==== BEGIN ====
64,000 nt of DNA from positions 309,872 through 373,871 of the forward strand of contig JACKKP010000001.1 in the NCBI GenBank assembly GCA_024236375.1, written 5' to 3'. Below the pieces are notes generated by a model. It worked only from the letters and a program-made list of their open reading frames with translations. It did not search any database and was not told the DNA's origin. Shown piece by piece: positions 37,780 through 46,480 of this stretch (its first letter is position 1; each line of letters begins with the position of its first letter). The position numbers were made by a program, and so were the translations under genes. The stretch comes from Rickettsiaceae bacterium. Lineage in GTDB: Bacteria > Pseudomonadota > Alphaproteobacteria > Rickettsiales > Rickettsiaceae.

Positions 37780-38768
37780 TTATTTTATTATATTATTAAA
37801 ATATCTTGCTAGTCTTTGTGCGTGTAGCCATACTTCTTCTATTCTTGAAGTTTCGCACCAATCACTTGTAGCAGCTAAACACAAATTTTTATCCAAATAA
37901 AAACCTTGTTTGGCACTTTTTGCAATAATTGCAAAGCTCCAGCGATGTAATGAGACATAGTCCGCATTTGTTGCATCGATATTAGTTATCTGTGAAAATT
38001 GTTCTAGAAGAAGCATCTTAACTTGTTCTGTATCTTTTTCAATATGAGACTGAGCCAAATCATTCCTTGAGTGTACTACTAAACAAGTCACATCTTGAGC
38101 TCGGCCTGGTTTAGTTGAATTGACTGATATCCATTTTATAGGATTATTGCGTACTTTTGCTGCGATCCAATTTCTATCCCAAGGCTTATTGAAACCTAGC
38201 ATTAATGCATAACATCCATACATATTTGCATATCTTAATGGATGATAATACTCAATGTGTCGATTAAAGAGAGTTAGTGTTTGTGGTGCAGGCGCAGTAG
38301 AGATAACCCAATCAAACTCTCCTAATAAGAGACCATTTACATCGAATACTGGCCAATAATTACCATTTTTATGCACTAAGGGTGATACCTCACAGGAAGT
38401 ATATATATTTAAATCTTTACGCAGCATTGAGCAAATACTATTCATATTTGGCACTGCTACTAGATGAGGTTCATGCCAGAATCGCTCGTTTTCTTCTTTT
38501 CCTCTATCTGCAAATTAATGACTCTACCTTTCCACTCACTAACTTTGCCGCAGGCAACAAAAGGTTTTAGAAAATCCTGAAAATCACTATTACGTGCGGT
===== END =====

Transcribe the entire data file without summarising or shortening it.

64,000 nt of DNA from positions 309,872 through 373,871 of the forward strand of contig JACKKP010000001.1 in the NCBI GenBank assembly GCA_024236375.1, written 5' to 3'. Below the pieces are notes generated by a model. It worked only from the letters and a program-made list of their open reading frames with translations. It did not search any database and was not told the DNA's origin. Shown piece by piece: positions 37,780 through 46,480 of this stretch (its first letter is position 1; each line of letters begins with the position of its first letter). The position numbers were made by a program, and so were the translations under genes. The stretch comes from Rickettsiaceae bacterium. Lineage in GTDB: Bacteria > Pseudomonadota > Alphaproteobacteria > Rickettsiales > Rickettsiaceae.

Positions 37780-38768
37780 TTATTTTATTATATTATTAAA
37801 ATATCTTGCTAGTCTTTGTGCGTGTAGCCATACTTCTTCTATTCTTGAAGTTTCGCACCAATCACTTGTAGCAGCTAAACACAAATTTTTATCCAAATAA
37901 AAACCTTGTTTGGCACTTTTTGCAATAATTGCAAAGCTCCAGCGATGTAATGAGACATAGTCCGCATTTGTTGCATCGATATTAGTTATCTGTGAAAATT
38001 GTTCTAGAAGAAGCATCTTAACTTGTTCTGTATCTTTTTCAATATGAGACTGAGCCAAATCATTCCTTGAGTGTACTACTAAACAAGTCACATCTTGAGC
38101 TCGGCCTGGTTTAGTTGAATTGACTGATATCCATTTTATAGGATTATTGCGTACTTTTGCTGCGATCCAATTTCTATCCCAAGGCTTATTGAAACCTAGC
38201 ATTAATGCATAACATCCATACATATTTGCATATCTTAATGGATGATAATACTCAATGTGTCGATTAAAGAGAGTTAGTGTTTGTGGTGCAGGCGCAGTAG
38301 AGATAACCCAATCAAACTCTCCTAATAAGAGACCATTTACATCGAATACTGGCCAATAATTACCATTTTTATGCACTAAGGGTGATACCTCACAGGAAGT
38401 ATATATATTTAAATCTTTACGCAGCATTGAGCAAATACTATTCATATTTGGCACTGCTACTAGATGAGGTTCATGCCAGAATCGCTCGTTTTCTTCTTTT
38501 CCTCTATCTGCAAATTAATGACTCTACCTTTCCACTCACTAACTTTGCCGCAGGCAACAAAAGGTTTTAGAAAATCCTGAAAATCACTATTACGTGCGGT